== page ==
Arizona Bioscience News: Three bio companies win Innovation Challenge; Startup NeoLight raises $1.4 million; Algae studied for carbon absorption

June 9, 2016

By Matt Ellsworth

AICLeadership changes afoot at HonorHealth / Phoenix Business Journal

HonorHealth CEO Tom Sadvary and president Rhonda Forsyth have announced their retirement, and Todd LaPorte has been named the new CEO effective next year.

Phoenix-area teens can get an insider view of medicine / Arizona Republic

Saturday Scrubs, a free, hands-on learning experience hosted by the University of Arizona College of Medicine–Phoenix, provides Phoenix-area teens the opportunity to stitch up a wound, explore organs, and discuss medical ethics.

And the winners of the Arizona Commerce Authority’s Spring 2016 Innovation Challenge are… / Phoenix Business Journal

Biotech companies Smart Brain Aging, Salutaris Medical Devices, and AniCell BioTech are among the six winning startups in the spring round of the Arizona Commerce Authority’s Arizona Innovation Challenge. Read also: Tucson-based Salutaris wins state grant

Doctors seek probe of UA medical school leaders’ exodus / Arizona Republic

The Arizona Medical Association has asked the state Board of Regents to conduct an independent investigation of the University of Arizona College of Medicine-Phoenix in the wake of the resignation of six top leaders to take out-of-state posts. Read also: Doctors group calls for probe of University of Arizona College of Medicine-Phoenix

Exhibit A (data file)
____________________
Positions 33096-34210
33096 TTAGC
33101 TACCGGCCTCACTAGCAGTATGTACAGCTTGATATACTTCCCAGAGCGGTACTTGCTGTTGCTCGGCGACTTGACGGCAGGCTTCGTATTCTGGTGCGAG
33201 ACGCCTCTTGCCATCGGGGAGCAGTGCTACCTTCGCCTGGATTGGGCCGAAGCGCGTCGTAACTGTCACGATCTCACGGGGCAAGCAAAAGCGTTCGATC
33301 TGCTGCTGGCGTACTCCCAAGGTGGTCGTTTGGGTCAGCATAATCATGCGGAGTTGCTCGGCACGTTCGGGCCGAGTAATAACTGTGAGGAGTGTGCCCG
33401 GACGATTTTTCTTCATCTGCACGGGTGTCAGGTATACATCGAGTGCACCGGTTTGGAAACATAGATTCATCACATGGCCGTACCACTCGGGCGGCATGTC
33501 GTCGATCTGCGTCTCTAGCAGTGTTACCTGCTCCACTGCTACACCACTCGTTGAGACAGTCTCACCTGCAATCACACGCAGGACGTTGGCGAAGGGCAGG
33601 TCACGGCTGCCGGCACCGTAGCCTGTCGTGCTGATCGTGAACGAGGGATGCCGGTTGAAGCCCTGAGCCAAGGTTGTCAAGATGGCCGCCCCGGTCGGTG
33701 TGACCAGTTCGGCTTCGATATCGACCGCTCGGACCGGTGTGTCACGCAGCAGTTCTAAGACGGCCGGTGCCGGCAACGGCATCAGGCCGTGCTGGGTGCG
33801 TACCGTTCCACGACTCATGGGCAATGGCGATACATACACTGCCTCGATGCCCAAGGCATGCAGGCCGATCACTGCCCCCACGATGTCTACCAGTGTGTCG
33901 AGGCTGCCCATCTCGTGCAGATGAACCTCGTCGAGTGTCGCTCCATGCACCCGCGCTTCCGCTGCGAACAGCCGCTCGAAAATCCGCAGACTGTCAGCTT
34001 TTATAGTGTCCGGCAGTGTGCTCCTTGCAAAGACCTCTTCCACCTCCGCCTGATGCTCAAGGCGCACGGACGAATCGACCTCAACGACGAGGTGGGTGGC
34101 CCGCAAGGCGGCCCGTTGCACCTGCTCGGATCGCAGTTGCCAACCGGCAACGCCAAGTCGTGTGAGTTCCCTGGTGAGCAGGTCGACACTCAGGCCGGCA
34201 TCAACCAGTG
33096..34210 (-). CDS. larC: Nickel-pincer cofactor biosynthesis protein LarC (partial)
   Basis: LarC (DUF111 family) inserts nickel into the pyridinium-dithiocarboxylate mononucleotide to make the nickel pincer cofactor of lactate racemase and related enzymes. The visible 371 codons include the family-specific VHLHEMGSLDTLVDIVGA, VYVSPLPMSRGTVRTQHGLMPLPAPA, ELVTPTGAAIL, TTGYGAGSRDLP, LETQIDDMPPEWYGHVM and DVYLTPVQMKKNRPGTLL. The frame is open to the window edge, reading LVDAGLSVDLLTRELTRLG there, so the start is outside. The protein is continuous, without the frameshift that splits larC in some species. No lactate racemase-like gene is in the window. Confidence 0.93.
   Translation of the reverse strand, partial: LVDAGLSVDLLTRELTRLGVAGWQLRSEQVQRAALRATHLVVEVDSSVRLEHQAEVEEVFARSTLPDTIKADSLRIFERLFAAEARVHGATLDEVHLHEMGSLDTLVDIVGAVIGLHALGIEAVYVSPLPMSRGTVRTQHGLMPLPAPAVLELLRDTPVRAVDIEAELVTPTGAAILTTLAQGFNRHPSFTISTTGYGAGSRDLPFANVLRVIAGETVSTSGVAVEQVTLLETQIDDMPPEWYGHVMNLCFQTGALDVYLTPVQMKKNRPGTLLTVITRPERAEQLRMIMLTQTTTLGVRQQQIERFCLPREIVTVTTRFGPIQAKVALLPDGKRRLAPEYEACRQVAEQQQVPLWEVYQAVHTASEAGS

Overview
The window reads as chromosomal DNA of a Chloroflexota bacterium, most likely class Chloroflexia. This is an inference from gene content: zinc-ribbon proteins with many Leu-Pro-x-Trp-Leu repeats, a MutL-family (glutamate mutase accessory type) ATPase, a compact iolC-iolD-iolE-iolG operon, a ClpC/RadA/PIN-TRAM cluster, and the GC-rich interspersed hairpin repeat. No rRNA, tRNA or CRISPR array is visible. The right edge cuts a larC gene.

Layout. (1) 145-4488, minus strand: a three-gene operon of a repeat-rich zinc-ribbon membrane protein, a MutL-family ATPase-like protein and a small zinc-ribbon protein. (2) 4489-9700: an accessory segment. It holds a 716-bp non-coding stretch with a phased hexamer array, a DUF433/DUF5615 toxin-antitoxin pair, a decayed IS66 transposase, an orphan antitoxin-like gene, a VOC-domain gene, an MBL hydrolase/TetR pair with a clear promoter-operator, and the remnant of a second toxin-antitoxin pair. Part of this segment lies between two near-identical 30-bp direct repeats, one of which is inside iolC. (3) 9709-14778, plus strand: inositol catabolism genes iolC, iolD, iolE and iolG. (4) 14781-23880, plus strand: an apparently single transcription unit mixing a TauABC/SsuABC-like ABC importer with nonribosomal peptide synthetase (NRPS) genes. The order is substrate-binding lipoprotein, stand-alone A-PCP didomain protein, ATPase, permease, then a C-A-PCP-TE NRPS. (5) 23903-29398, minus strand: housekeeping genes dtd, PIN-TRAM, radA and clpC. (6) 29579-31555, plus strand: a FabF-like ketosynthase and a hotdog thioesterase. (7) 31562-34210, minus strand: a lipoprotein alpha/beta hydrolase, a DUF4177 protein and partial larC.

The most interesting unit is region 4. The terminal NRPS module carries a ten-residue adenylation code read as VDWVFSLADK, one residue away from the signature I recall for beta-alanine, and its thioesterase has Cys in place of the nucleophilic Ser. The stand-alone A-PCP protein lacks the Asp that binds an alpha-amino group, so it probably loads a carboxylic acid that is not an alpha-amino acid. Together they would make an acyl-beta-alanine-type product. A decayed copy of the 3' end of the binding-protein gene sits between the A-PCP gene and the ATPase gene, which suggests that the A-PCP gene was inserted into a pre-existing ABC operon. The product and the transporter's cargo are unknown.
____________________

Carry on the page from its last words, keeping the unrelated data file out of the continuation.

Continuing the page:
Phoenix med-tech startup raises $1.4 million in seed round, pivots focus/ Phoenix Business Journal

Phoenix-based NeoLight LLC has raised $1.4 million in its seed-plus round, which the company hopes to use to evolve beyond treating jaundice into a medical-device company that makes empathy-driven technology for infants.

Arizona researchers study how a little plant may absorb a lot of carbon from coal-fired power plants / KJZZ

Arizona State University’s Arizona Center for Algae Technology and Innovation is working to determine whether algae strains taken from nine different water sources at Salt River Project’s Coronado Generating Station can assist in absorbing carbon emissions.